3. Retail cannabis is a business sector with tremendous growth potential. Most landlords who already rent to cannabis companies know this is an emergent industry that faces a lot of regulatory and legal issues that differ from state to state. But it also is one in which sales of legal cannabis, which topped $12.2 billion in 2019, are forecast to hit an estimated $31 billion by 2024, according to The State of Legal Cannabis 2020 Update. In fact, the coronavirus pandemic brought a notable spike in cannabis sales, one that shows little indication of dissipating as the crisis continues.
4. Retail cannabis companies like big spaces. Cannabis dispensaries tend to favor large, open commercial spaces. Many retail cannabis dispensaries today are capable of supporting anchored retail sites from 1,500 square feet to a roomier (and costlier) 7,000 square feet in size.
A recent survey conducted by National Association of Realtors showed that states that regulate legal cannabis saw an increased demand of 18% for storefronts. However the same survey found a majority of commercial members were not currently leasing to marijuana-related businesses, making cannabis tenants some of the largest rental potential in the economy, with their numbers only expected to grow as legalization continues to spread.
5. Retail cannabis businesses are high-security, safe operations. Legal cannabis is produced, packaged and sold under the constant surveillance of security cameras and in secure buildings with armed guards. These visible safety measures make any site rental a more secure one, regardless of whether the location is for a cannabis dispensary or an agricultural operation. This safety can extend to the physical site and any other nearby tenants.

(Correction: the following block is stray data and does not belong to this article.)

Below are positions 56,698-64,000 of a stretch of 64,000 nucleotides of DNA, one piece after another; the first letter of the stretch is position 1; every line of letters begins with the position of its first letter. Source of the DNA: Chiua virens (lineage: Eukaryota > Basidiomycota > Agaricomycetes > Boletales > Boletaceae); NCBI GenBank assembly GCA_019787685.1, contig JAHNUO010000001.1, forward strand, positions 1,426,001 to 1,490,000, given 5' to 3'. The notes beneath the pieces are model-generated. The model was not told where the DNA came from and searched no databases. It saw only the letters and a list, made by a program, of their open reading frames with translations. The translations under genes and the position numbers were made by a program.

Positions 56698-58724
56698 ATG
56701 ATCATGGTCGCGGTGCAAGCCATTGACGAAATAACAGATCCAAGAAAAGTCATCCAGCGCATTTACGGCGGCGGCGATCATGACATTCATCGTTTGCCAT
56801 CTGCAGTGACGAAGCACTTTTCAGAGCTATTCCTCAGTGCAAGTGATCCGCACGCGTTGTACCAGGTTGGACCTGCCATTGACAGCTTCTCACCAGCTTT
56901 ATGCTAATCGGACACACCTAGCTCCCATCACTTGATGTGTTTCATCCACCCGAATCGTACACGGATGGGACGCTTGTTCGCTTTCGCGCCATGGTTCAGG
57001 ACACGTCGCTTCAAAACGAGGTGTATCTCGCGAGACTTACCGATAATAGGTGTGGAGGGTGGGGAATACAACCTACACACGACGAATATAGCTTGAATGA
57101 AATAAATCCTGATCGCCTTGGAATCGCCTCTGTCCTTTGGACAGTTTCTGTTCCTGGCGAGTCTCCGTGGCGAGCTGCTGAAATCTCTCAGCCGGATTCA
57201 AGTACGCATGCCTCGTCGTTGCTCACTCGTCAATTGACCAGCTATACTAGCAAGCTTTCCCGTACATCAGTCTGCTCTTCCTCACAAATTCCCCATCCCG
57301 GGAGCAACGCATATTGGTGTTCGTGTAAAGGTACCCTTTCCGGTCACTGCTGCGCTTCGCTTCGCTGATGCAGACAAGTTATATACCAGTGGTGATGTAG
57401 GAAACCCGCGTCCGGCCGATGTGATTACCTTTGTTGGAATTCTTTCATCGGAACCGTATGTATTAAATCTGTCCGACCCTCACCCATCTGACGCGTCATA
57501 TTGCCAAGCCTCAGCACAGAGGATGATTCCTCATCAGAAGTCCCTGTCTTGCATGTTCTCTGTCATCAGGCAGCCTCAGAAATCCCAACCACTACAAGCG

Today’s cannabis industry still has significant challenges involving banking access, zoning issues, insurance and so much more. All of these issues are of legitimate concern to any potential landlord gauging the risk of renting to a retail cannabis establishment. But the public perception of cannabis has undergone a remarkable change in recent years as both legalization and consumption have expanded. Cannabis is more widely — and properly — viewed as a beneficial health asset, not a mind-numbing vice or a Cheech & Chong punchline of yesterday.
As the world tries to regain its economic footing in the wake of the COVID-19 pandemic, landlords should take note and roll out the welcome mat accordingly. It will be profitable business for them, and it will be good for the nation’s economic recovery as well.
Joe Caltabiano was a co-founder of Cresco Labs, a Chicago-based publicly traded medical marijuana company, and its president from 2013 until he resigned in March. He previously was senior vice president of mortgage banking at Guaranteed Rate, a Chicago-based residential mortgage company.